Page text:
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Eat With Experience: Rick Maynard, Tempur Sealy

Grehan Building

Eat With Experience: Rick Maynard, Tempur Sealy

Last night, I had the pleasure of attending the Global Headquarters of mattress giant Tempur Sealy for a networking event hosted by the College of Communication and Information at UK.

Eat With Experience is modeled after a similar event started at the University of Cincinnati called, Dinner With 12 Strangers, where a professor, mentor or professional in a given field of study or line of work hosts a small, intimate gathering aimed at fostering conversations and building connections. Last night’s event was hosted by Rick Maynard, the Senior Manager of Public Relations and Corporate Communications for Tempur Sealy.

Now, I’m not going to lie – I don’t know much about mattresses and have never thought about pursuing a career in the mattress industry. However, last night was insightful, entertaining and about much more than just learning how to market and promote mattresses.

We started the night off with a quick tour of Tempur Sealy’s facilities. Simply put, this building is beautiful. It’s esthetically pleasing from the outside and even more impressive on the inside. There’s a ton of transparency in the building with full, floor to ceiling glass windows spread throughout. Rather than having an angular, boxy feel, the building looks and feels fluid as you walk through it and is full of rounded edges that are meant to represent the curve of one’s body while lying down on a Tempur mattress (because, duh). Local artwork lines the walls and there is a taste of Kentucky around nearly every corner (including in their “Tempur Café” which serves Kentucky Proud products and made my mouth water just by reading the menu boards).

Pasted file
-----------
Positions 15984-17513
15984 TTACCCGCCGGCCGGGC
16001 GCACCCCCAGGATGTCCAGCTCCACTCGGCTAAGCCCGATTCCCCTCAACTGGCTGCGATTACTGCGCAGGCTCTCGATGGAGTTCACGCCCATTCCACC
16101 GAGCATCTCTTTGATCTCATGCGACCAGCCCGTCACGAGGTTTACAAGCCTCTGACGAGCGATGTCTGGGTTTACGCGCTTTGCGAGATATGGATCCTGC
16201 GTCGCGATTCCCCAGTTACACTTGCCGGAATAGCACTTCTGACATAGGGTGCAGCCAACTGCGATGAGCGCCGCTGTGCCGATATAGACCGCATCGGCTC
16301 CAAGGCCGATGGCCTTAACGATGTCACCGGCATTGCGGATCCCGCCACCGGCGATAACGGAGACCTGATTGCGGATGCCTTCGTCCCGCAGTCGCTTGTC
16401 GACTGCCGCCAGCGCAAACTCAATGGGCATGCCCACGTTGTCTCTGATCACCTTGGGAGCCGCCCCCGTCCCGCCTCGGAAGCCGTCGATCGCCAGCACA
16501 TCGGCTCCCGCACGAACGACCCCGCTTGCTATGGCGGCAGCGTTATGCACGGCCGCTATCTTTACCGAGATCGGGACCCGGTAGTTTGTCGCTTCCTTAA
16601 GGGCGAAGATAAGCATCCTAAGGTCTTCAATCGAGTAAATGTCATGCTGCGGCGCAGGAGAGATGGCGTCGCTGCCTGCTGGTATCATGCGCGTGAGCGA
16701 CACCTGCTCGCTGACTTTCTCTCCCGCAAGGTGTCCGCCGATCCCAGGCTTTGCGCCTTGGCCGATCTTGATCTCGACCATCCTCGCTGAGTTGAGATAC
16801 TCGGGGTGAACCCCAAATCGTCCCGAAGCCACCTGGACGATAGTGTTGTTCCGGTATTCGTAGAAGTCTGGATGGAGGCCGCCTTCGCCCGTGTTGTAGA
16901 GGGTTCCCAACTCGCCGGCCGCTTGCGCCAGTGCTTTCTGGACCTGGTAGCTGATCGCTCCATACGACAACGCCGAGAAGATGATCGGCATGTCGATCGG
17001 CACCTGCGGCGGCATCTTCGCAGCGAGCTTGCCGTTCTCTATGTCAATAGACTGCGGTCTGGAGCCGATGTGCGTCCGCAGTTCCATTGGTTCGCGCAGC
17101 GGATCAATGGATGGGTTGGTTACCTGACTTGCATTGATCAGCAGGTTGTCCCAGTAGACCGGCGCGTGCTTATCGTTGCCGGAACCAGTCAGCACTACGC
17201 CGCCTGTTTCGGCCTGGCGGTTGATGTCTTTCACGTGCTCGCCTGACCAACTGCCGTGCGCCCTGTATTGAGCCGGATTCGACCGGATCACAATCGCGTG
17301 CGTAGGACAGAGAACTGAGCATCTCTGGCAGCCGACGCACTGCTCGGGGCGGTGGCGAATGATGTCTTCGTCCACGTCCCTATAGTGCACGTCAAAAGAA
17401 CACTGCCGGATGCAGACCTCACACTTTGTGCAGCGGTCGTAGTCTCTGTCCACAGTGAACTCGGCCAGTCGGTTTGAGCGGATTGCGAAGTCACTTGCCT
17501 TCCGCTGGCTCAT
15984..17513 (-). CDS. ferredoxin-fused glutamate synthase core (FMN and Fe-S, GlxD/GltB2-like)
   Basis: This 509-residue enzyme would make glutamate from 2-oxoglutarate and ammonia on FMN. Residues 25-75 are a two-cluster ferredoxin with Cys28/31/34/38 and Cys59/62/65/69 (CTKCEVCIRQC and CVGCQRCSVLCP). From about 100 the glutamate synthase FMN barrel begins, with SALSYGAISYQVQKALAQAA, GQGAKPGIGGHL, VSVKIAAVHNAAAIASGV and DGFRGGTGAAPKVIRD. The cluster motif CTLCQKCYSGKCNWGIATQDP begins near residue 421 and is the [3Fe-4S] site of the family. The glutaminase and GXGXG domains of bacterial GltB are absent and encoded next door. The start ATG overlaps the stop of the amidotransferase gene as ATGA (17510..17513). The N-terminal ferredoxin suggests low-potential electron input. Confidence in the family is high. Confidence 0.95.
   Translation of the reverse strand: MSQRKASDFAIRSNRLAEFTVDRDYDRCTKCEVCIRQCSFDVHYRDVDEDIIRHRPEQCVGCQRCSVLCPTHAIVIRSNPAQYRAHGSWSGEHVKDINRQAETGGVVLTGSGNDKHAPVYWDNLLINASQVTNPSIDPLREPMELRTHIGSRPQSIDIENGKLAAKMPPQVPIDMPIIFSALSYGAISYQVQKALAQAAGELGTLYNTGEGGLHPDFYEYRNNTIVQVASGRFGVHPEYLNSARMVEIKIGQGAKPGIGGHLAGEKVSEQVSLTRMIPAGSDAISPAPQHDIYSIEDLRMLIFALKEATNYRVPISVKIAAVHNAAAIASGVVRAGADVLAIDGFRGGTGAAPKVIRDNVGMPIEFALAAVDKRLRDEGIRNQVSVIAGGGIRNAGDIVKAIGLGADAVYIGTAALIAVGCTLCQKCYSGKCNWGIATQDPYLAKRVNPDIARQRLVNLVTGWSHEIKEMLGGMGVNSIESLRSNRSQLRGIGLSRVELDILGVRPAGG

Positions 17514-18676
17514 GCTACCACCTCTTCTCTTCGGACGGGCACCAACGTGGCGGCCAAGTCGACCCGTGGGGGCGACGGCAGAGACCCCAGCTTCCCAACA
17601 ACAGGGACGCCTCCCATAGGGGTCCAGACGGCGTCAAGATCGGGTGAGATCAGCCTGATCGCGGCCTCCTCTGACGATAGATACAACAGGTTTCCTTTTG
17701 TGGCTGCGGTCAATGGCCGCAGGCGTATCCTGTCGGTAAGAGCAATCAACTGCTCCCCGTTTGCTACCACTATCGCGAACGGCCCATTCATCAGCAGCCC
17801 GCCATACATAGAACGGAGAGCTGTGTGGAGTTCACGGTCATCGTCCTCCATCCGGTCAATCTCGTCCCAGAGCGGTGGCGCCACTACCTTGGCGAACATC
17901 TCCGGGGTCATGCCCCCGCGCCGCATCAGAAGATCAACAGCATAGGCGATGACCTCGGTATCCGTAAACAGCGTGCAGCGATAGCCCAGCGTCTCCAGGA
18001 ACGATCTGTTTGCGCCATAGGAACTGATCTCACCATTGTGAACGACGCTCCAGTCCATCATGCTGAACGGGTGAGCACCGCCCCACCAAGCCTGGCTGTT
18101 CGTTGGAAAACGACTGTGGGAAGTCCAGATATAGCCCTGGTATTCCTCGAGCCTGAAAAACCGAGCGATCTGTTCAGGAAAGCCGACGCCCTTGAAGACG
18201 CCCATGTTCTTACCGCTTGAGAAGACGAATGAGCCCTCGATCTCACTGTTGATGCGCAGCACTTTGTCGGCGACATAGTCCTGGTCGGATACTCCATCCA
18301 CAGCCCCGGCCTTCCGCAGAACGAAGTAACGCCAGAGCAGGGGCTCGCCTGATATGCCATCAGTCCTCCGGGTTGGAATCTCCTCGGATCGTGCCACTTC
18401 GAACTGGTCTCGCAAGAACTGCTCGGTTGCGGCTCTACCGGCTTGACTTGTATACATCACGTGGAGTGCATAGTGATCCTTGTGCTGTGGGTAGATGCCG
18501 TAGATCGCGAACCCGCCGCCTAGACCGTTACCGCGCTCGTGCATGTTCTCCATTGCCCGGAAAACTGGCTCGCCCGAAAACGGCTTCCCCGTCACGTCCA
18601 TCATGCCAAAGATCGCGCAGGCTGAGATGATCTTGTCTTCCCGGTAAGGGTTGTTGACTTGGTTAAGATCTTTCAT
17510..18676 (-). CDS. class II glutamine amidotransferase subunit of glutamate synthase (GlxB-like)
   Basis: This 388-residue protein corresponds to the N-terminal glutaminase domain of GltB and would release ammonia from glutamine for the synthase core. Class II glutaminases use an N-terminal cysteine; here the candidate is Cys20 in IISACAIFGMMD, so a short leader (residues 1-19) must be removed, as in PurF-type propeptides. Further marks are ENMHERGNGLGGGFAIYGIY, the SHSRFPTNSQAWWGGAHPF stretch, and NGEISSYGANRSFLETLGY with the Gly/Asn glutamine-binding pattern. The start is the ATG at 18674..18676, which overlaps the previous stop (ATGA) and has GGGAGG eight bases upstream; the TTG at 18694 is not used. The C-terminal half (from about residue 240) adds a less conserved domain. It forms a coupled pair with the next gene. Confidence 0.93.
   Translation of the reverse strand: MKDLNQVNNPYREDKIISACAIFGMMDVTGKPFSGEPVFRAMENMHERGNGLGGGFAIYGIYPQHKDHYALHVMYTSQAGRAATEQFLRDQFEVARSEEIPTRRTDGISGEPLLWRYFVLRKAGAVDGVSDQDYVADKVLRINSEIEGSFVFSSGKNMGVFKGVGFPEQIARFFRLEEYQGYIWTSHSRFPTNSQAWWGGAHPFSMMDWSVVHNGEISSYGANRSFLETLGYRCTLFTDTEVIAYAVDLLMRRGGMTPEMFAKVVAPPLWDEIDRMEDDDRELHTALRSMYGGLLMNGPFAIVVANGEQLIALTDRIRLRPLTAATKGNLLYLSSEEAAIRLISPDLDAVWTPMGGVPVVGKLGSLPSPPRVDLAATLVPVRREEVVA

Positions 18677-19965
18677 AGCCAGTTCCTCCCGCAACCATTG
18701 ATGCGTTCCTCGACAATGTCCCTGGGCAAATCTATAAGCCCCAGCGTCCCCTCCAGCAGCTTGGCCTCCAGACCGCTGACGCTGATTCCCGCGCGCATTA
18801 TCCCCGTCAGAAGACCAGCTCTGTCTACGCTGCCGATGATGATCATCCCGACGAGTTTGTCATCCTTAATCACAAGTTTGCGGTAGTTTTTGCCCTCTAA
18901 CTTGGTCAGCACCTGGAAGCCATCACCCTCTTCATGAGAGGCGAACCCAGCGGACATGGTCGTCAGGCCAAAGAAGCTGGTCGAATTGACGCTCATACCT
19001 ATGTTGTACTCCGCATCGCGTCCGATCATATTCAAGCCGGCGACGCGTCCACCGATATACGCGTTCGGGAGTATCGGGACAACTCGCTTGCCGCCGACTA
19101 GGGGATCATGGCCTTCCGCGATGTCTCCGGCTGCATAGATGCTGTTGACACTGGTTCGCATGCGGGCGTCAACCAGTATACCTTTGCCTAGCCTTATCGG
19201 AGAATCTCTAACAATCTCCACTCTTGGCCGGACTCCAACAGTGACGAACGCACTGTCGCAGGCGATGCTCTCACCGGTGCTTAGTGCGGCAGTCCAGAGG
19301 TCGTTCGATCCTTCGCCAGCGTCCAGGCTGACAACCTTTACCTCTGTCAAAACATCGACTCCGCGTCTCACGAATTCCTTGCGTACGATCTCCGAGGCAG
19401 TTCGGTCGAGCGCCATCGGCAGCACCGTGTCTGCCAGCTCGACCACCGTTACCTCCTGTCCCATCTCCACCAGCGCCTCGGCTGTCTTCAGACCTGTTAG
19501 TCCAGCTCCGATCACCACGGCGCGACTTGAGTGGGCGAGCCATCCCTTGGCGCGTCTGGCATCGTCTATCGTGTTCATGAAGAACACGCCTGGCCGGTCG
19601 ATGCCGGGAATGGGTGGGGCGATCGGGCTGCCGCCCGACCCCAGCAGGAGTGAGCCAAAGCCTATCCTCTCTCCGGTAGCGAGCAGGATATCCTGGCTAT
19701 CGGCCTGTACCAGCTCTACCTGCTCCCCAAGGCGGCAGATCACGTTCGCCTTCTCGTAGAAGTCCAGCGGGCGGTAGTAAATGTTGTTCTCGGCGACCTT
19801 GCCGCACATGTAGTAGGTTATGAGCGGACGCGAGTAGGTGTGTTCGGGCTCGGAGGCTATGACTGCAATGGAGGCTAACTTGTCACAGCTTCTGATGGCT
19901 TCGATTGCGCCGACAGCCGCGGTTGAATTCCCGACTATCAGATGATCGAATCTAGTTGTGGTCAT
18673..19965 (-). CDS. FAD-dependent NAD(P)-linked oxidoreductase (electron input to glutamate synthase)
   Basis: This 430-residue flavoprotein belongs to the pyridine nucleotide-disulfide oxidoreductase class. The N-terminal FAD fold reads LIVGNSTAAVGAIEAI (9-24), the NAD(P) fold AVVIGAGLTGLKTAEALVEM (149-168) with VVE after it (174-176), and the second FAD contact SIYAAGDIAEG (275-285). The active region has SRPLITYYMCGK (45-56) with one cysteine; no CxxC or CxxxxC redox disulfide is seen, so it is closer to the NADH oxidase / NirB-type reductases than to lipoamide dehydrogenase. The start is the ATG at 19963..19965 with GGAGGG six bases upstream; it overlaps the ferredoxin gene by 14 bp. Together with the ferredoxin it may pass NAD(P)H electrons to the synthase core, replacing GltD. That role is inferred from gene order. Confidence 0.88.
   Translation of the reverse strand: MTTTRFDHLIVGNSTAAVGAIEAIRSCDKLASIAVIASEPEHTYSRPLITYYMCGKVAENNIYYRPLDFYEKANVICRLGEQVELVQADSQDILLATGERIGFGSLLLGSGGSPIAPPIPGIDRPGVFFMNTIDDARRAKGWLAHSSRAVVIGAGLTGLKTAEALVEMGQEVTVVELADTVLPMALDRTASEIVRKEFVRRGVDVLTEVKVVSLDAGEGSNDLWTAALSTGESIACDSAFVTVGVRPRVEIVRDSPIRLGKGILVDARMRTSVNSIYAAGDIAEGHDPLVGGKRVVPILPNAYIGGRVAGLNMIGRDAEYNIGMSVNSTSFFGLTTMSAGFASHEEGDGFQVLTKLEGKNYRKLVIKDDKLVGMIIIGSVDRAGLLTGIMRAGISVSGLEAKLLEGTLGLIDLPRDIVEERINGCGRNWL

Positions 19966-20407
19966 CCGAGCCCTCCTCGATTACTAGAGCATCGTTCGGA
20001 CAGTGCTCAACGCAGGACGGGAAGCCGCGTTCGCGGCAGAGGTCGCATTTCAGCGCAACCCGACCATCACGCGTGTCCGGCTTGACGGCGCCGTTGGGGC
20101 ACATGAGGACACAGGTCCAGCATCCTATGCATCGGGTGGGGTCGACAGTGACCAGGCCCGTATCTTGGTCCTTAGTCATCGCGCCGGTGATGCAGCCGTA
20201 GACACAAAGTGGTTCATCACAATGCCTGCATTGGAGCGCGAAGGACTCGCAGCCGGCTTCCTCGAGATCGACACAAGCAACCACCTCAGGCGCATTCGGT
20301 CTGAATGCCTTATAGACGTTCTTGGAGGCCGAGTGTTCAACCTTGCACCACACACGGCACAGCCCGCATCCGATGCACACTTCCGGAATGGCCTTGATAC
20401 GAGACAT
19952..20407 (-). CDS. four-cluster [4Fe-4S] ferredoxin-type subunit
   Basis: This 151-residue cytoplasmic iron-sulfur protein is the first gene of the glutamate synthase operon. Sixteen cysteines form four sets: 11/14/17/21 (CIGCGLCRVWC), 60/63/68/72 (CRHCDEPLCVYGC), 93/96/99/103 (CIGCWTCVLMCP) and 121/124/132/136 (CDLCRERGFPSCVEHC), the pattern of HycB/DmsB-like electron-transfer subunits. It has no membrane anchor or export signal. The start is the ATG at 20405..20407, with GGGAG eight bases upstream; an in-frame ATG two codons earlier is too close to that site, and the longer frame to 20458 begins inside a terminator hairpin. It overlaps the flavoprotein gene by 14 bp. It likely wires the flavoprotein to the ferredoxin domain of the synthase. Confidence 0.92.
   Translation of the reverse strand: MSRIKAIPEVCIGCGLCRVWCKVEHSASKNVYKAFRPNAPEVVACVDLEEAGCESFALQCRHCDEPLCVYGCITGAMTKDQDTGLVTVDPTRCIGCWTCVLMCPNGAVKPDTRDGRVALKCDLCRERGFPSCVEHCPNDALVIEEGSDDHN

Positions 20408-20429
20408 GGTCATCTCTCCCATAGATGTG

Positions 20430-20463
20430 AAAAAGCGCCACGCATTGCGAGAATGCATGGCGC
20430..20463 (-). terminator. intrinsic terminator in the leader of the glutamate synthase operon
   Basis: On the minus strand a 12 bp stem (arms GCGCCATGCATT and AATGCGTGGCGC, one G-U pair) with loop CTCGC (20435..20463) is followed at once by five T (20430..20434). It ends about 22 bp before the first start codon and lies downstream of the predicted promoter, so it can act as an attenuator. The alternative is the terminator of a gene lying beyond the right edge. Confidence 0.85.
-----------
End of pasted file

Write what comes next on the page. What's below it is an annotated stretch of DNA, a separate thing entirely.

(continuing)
I’ve always thought of myself as a city girl who will one day be working in some swanky high-rise tower, but if I ever end up in the suburbs, this is the type of building I’d want to be working in.

At the conclusion of the tour, we gathered in Tempur Sealy’s “training room” for the night’s main event.

I’ve been to many different networking events in the past and listened to a slew of PR and Communications professionals, who work both internally (at a company like Tempur Sealy) and externally (at an agency like Cornett), speak. What I’ve learned from these events is that whether you want to work in the food industry, entertainment industry or even in politics, many of the basic PR tactics and skills that professionals use are universal and transferable. And in Rick’s presentation last night titled, “25+ Things I’ve Learned in 25+ Years of PR,” he made that very apparent.

In a career that his taken him from the food service industry to the racing industry, back to food service and now onto mattresses, Rick has seen and done a lot (including a stint on The Tonight Show with Jay Leno). Here are some of my favorite tips that he gave us:

Write every day. This is always a good thing to be reminded of when you have a strong affinity for writing and are a closet novelist-wannabe.

You can do anything if you are a good communicator. If all else fails, at least I can talk to people.

Always tell the truth. A refreshing reminder that mom’s favorite phrase to my five-year-old self (honesty is always the best policy) will still be ringing in my ears at age 50.

It’s not always easy work, but’s always worth it. I’m imagining these words in big, bold, capital letters as I walk across the stage at graduation to retrieve my diploma.

When you work for a company you represent that brand so be mindful of your actions. This is something I’ve heard over and over again, but I don’t think it can be said enough. Because while you may think that this is rather obvious and self-explanatory, some people can make job ending, life changing mistakes with the simple click of a button (see here). 

And of course, the obligatory extra point – enjoy the ride! Rick has been working in this industry for over 25 years. He’s seen successes and failures, overcome obstacles, dealt with many 3 a.m. phone calls and yet, he still loves waking up and going to work every day. The joy and enthusiasm he felt about his job was evident and contagious and I couldn’t help but get excited thinking about where I’ll be in 5, 10, 15 and even 25 years from now (although sometimes thinking that far ahead gives me a headache).

Wherever I am and whatever I’m doing come 2041, hopefully I’ll be enjoying my ride.